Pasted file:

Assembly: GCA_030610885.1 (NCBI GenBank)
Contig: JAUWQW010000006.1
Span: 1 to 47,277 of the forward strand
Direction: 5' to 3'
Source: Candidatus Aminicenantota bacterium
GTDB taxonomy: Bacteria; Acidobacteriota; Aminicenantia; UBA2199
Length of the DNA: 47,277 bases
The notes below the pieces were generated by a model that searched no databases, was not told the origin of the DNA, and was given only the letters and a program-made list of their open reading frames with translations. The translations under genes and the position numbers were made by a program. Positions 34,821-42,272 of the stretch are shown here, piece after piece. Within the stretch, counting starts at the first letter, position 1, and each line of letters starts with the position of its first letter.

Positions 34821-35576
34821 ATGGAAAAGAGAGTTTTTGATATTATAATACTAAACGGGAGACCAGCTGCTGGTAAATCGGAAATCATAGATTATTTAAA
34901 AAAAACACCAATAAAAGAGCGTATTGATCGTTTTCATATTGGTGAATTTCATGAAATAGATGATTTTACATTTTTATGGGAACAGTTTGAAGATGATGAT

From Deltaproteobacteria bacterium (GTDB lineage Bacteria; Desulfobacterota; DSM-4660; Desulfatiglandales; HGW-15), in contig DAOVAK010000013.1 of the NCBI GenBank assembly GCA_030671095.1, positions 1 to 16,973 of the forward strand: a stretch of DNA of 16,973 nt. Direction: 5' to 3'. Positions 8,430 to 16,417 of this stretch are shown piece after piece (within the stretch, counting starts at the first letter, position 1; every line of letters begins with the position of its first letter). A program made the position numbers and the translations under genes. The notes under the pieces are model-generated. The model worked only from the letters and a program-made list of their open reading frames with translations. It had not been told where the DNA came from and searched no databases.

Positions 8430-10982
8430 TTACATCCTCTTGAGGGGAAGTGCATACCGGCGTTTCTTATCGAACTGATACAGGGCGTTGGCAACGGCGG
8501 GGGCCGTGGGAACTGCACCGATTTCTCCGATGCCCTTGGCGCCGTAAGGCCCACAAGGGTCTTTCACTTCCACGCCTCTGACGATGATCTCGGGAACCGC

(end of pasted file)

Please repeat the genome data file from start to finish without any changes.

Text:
Assembly: GCA_030610885.1 (NCBI GenBank)
Contig: JAUWQW010000006.1
Span: 1 to 47,277 of the forward strand
Direction: 5' to 3'
Source: Candidatus Aminicenantota bacterium
GTDB taxonomy: Bacteria; Acidobacteriota; Aminicenantia; UBA2199
Length of the DNA: 47,277 bases
The notes below the pieces were generated by a model that searched no databases, was not told the origin of the DNA, and was given only the letters and a program-made list of their open reading frames with translations. The translations under genes and the position numbers were made by a program. Positions 34,821-42,272 of the stretch are shown here, piece after piece. Within the stretch, counting starts at the first letter, position 1, and each line of letters starts with the position of its first letter.

Positions 34821-35576
34821 ATGGAAAAGAGAGTTTTTGATATTATAATACTAAACGGGAGACCAGCTGCTGGTAAATCGGAAATCATAGATTATTTAAA
34901 AAAAACACCAATAAAAGAGCGTATTGATCGTTTTCATATTGGTGAATTTCATGAAATAGATGATTTTACATTTTTATGGGAACAGTTTGAAGATGATGAT

From Deltaproteobacteria bacterium (GTDB lineage Bacteria; Desulfobacterota; DSM-4660; Desulfatiglandales; HGW-15), in contig DAOVAK010000013.1 of the NCBI GenBank assembly GCA_030671095.1, positions 1 to 16,973 of the forward strand: a stretch of DNA of 16,973 nt. Direction: 5' to 3'. Positions 8,430 to 16,417 of this stretch are shown piece after piece (within the stretch, counting starts at the first letter, position 1; every line of letters begins with the position of its first letter). A program made the position numbers and the translations under genes. The notes under the pieces are model-generated. The model worked only from the letters and a program-made list of their open reading frames with translations. It had not been told where the DNA came from and searched no databases.

Positions 8430-10982
8430 TTACATCCTCTTGAGGGGAAGTGCATACCGGCGTTTCTTATCGAACTGATACAGGGCGTTGGCAACGGCGG
8501 GGGCCGTGGGAACTGCACCGATTTCTCCGATGCCCTTGGCGCCGTAAGGCCCACAAGGGTCTTTCACTTCCACGCCTCTGACGATGATCTCGGGAACCGC